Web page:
Five Myths About Applying for Disability Benefits
As if the Social Security Disability Insurance (SSDI) program wasn’t confusing enough, several myths surround this federal disability insurance to make it even more baffling.
Let’s address five of these untruths about applying for Social Security disability benefits.
Myth No. 1: I have too much money to qualify for SSDI.
Don’t confuse SSDI with the Supplemental Security Income (SSI) program (which is means based and for those with little income or assets). SSDI is an insurance program funded by workers and their employers. If you paid payroll taxes and worked for a minimum time period, then you can file a claim for disability if you experience a severe work-disruption due to a health condition. It doesn’t matter how much money you have in the bank.
Myth No. 2: I have to wait at least 12 months after the onset of my disability to apply for Social Security disability benefits.
Not true—there is no waiting period to file your SSDI application. In fact, waiting to apply for disability benefits is against your interests. Waiting even a few months to make an SSDI claim can create additional financial hardship for you and your family. Remember that your SSDI claim may require many months to move through the review and appeals process, so it’s always a good idea to get your claim into the system as soon as possible.
Myth No. 3: The SSDI application is simple, so I don’t need a representative until later.
Many applicants work with SSDI representatives to file their initial applications, and they can see meaningful advantages. Allsup has an award rate of more than 50% at the initial application, compared with the national average of 35%. Also, the information required by Social Security is critical and can be overwhelming—knowing how much and what to provide. With expert SSDI assistance on your side, you may be able to successfully receive your SSDI with your application, and avoid the appeals and hearing altogether.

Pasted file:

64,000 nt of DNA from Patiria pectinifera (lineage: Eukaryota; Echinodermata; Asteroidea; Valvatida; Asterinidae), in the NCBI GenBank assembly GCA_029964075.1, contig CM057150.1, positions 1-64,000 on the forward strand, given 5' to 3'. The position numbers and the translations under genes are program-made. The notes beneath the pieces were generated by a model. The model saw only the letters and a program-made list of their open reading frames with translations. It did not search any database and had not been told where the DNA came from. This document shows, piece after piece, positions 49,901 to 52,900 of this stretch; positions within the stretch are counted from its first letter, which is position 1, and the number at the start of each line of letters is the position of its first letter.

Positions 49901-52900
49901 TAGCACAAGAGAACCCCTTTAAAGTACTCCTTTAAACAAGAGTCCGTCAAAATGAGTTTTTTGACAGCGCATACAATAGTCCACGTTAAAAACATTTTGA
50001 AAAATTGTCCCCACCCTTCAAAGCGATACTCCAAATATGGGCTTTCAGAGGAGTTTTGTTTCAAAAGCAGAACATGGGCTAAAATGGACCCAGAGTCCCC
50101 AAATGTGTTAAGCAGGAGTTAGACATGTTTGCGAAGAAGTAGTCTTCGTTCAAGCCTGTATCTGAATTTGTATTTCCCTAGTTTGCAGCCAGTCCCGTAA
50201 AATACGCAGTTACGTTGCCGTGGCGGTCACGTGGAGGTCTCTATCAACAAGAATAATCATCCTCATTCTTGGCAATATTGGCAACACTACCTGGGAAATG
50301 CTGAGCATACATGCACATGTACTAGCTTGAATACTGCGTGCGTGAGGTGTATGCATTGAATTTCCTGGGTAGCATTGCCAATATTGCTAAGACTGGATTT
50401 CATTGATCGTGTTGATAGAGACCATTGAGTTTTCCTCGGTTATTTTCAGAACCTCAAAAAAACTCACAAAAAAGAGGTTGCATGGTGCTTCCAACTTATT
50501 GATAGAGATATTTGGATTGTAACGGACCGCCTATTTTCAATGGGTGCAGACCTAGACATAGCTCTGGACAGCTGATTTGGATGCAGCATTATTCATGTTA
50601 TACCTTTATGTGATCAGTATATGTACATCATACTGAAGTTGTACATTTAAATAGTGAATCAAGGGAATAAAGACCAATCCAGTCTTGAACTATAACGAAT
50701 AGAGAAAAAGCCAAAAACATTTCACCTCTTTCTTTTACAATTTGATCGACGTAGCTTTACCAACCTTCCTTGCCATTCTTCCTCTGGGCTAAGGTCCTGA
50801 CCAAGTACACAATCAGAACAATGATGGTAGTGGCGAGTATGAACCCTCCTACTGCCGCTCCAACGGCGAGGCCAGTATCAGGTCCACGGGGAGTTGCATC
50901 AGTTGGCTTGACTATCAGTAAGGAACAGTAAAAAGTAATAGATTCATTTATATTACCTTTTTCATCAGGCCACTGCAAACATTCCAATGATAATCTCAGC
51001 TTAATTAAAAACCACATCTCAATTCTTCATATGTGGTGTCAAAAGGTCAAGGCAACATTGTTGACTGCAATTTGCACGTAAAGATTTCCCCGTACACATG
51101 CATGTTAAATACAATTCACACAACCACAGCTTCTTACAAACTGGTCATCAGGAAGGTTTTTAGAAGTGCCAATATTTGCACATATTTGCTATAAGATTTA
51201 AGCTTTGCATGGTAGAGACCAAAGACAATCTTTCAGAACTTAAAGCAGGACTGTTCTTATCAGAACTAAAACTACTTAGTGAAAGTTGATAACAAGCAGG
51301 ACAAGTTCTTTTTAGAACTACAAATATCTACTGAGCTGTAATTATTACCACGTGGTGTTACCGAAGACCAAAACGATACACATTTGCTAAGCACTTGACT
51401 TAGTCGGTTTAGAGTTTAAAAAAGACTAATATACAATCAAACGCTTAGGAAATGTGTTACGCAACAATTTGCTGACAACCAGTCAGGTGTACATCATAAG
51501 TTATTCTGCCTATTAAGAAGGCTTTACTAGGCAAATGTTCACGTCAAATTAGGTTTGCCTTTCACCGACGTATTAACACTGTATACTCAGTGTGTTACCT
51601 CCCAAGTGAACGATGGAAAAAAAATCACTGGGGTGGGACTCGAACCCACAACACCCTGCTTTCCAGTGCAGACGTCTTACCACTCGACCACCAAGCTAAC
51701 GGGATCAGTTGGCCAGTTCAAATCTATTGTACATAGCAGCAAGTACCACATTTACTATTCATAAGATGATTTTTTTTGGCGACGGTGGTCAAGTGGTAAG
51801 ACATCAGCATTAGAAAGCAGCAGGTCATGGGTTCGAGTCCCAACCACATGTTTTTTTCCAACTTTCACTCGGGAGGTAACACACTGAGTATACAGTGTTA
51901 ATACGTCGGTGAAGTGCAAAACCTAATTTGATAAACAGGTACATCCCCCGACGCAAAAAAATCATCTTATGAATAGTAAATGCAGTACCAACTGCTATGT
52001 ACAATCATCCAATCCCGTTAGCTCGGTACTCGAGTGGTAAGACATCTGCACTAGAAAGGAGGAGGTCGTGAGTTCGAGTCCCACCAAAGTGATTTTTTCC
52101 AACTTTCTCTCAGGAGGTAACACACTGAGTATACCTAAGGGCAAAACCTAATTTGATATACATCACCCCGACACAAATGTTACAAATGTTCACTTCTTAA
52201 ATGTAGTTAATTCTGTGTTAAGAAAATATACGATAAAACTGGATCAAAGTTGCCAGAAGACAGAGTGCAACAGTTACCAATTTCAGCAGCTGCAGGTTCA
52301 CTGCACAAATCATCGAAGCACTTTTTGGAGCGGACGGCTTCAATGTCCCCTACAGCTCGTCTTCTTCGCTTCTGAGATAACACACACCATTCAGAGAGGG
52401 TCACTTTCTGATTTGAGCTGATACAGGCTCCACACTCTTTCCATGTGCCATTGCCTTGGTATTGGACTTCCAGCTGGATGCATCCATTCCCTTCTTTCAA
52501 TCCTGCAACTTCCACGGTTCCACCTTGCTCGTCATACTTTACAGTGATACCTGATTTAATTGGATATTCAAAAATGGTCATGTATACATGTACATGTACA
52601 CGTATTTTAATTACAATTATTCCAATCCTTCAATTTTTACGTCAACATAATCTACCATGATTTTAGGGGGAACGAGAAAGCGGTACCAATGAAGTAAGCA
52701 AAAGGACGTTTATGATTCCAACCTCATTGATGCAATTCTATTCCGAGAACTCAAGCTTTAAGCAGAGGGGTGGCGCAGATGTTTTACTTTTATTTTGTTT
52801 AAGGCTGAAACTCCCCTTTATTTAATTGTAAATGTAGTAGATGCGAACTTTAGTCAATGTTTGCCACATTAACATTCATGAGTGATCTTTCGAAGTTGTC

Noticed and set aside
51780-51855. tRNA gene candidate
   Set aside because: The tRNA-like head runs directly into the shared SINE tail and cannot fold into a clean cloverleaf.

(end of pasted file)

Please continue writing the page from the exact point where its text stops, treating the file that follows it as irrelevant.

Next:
Myth No. 4: I’m entitled to SSDI because my doctor says I can’t work.
It’s always good to have your doctor say that you are unable to work, but it’s no guarantee. You still have to meet the Social Security Administration’s (SSA) rigid definition of what constitutes a disability: You must not be able to engage in any substantial gainful activity because of a medically-determinable physical or mental impairment expected to last at least 12 months or result in death. The SSA is required to have medical evidence of the disability. In addition, SSA disability examiners conduct a detailed sequential evaluation, or analysis, of the claim. It’s not as simple as having doctor support, though that is vital.
Myth No. 5: SSDI is Forever.
Many people resist applying for Social Security disability benefits because they don’t want to give up on their long-term professional goals or financial futures. This is one of the most unfortunate myths—because SSDI specifically provides return to work assistance for individuals immediately upon receiving approval. This means you are encouraged to try to work again, and many beneficiaries may find, within 2-3 years, that they can recover and get back on the job once again. In the meantime, the income from Social Security disability is there to provide vital support.